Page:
Day 87 – two VERY good questions

I was out to dinner with a fella a while back, he asked me a couple of very juicy questions:

Who are you?

What do you really want?

I think they were just meant to be those getting to know somebody new kinda questions. I’m not sure I really answered them at the time as the conversation drifted in other directions, but the idea of them stuck with me for months. I felt if I could really answer them, really answer them, then, well, that would be really something.

I’m sure I could easily knock out 1,000 words on the subject but maybe in part because of the influence of twitter, and that desire to present a full idea in a few short sentences; or maybe because I think when you really know something, it’s simple to say, I thought a lot about how to answer those two questions in two sentences.

An answer came to me in the middle of the night this Spring while I was on holidays (downtime makes for juicy output!) and I jotted it down in a notebook somewhere. It wasn’t until now, as I am rebuilding my life, that I thought focusing on the answer to those questions could be foundation to build on as I recreate my life. So I went hunting through my notebooks…

I am a chick who went so deep she got light.

I want to help people follow the whisper of their hearts.

Incidentally I totally stole the whispering heart thing from Salman Ahmad. He did a lecture at Google and said two things that totally captivated me, and put into language something I knew but never knew how to say:

Everybody has a whisper in their heart.
….that whisper in your heart has strength.

It is an idea that grounds and centers me, puts me back on track, much like the Rumi line: There is a voice that doesn’t use words, just listen.

Anyway, that’s it, that’s me, that’s the force of my life – in two sentences. And it’s a great touchstone to keep coming back to as I make choices about what I do (and not-do) from here on in.

More interestingly though, I’d like to put those questions out there for all of you. In two sentences, answer the questions: who are you and what do you really want?

Take your time, it took me months, but when you can answer them, I think you’ll unveil something about yourself you maybe never really knew. And THAT would be something!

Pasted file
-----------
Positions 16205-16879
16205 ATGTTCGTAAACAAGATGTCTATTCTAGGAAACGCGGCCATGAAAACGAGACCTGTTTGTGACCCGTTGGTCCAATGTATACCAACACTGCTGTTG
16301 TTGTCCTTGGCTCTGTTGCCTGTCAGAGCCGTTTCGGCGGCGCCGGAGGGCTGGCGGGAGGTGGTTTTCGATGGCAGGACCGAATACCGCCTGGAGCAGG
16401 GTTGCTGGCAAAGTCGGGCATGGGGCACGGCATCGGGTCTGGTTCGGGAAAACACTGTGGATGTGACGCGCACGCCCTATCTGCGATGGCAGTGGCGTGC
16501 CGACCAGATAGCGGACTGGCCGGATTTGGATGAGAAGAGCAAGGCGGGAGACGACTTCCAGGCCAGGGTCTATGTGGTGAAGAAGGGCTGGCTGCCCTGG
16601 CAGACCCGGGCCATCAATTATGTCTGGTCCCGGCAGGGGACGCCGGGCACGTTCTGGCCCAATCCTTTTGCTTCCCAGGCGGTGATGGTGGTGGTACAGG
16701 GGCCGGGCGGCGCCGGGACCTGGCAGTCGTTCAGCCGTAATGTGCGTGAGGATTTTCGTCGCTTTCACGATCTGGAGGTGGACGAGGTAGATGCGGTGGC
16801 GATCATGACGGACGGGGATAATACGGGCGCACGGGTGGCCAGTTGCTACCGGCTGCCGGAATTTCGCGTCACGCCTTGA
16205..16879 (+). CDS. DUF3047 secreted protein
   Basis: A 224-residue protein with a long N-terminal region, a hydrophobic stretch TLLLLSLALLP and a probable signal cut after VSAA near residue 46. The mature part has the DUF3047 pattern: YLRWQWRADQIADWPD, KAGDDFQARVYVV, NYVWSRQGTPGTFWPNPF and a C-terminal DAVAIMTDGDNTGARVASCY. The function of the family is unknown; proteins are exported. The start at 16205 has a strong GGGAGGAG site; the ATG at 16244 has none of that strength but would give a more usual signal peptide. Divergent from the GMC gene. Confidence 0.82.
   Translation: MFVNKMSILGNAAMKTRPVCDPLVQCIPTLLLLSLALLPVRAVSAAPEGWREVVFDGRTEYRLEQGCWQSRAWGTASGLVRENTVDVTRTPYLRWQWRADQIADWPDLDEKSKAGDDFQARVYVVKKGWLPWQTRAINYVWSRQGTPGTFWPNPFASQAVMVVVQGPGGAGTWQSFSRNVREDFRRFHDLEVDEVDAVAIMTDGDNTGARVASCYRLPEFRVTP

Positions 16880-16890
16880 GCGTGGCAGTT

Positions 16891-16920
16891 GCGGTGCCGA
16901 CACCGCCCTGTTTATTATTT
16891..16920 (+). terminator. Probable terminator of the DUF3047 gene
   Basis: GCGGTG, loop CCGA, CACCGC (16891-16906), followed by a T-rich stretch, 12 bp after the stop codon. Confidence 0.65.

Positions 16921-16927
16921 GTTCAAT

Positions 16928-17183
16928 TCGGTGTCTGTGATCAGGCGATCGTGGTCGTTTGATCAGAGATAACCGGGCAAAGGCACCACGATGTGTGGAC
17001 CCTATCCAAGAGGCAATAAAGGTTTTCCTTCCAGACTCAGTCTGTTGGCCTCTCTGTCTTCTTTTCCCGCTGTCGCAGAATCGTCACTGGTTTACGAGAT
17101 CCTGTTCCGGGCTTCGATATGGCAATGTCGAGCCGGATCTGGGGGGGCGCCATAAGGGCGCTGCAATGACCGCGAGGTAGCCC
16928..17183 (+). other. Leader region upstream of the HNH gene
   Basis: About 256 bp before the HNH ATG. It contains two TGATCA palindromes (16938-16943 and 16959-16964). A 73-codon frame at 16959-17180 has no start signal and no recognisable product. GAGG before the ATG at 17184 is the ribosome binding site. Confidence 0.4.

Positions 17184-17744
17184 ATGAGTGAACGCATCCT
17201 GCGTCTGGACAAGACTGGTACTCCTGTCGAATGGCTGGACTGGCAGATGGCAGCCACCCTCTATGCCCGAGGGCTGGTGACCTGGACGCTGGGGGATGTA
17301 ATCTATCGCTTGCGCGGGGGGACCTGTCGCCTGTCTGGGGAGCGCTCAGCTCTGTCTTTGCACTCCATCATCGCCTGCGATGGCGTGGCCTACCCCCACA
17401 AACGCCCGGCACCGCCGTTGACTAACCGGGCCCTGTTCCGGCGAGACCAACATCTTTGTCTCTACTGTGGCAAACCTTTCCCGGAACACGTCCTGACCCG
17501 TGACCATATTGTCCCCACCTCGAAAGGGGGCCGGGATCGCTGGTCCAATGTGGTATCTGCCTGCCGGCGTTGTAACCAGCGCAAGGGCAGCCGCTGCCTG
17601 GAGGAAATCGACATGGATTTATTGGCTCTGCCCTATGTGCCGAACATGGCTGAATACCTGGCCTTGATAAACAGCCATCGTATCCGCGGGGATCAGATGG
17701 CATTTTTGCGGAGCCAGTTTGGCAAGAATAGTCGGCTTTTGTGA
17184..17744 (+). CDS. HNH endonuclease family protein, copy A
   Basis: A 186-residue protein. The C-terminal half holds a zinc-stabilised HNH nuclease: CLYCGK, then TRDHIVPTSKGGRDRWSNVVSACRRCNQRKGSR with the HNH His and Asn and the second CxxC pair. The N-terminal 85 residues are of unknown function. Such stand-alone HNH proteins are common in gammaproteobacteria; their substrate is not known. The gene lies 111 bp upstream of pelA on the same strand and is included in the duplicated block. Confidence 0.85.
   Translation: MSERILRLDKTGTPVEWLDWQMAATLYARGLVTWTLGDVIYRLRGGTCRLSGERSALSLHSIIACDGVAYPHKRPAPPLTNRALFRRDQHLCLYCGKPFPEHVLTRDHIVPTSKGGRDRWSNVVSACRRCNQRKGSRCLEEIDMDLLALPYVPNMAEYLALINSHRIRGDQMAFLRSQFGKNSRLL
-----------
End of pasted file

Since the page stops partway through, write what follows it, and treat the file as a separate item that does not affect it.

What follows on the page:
3 thoughts on “Day 87 – two VERY good questions

  1. The choice and resonance of questions is interesting. Who are you? is a question I got almost sheepish about caring about. After intense searching. Then I got very at peace with not answering “Who are you?” I made this peace as a teen, and it’s lasted. Translated for roman script and the internet, my answer is “I am Jyanti.”

    I don’t think that’s me giving up on words or process, I think that’s my answer.

    I do need to learn more about “What do you really want?” Mmm, for a while as a young adult, my answer was “I want to give an adequete response.” (To this amazing planet, including myself, and every bit and being, need and gift of it.) But that’s no longer my answer. I have tried to give an adequate response. Various positions have given me various chances and powers to respond.

    It is interesting, and sweet, that your answer, Valerie, is something that begins with “I want to help people…” People, including yourself, I assume. Which Buddhism (translated?) has helped me to understand. Such an extroverted answer, a little more extroverted than where I’d guess you at. I can relate to wanting more than the whisper of your own heart.

    The fella’s use of the word “really” is interesting too. Almost as if it’s a completely different kind of wanting.


    1. Content with not answering ‘who are you’ … Awesome! That’s so: the Tao that can be named is not the true Tao. Brilliant!

      Yeah, the question of what do you really want changes it powerfully. If he’d just asked me what I wanted, I would have answered: spring rolls!

      And the whisper of my heart calls me to help people listen to theirs. I don’t know if it’s extroverted, maybe more in my introversion I went deep and came out the outer side. What you do for yourself you inevitably do for others.


      1. dear Valerie,

        You’re right, ‘what you do for yourself you inevitably do for others.’ Maybe even, ‘what you do TO yourself… ‘ Yikes! I use the ideas of extro/intro version quite loosely, because I disagree with some of the common and some of the deeper ideas around extro/intro version, but still find the concepts somewhat useful.

        I realize, I can’t answer with ‘I want to help people… ‘ I don’t trust people in general enough to allow everyone that close to my heart, nor to set my pole star by people. Nor do I trust my people judgement, nor my boundaries with friends, friendly aquaintances, family. Even if I could trust most people. I set my pole star by river, earth, sky, mountains, maybe even trees… beings much bigger and steadier than animals.

        But I’m still a friendly person, everyone!


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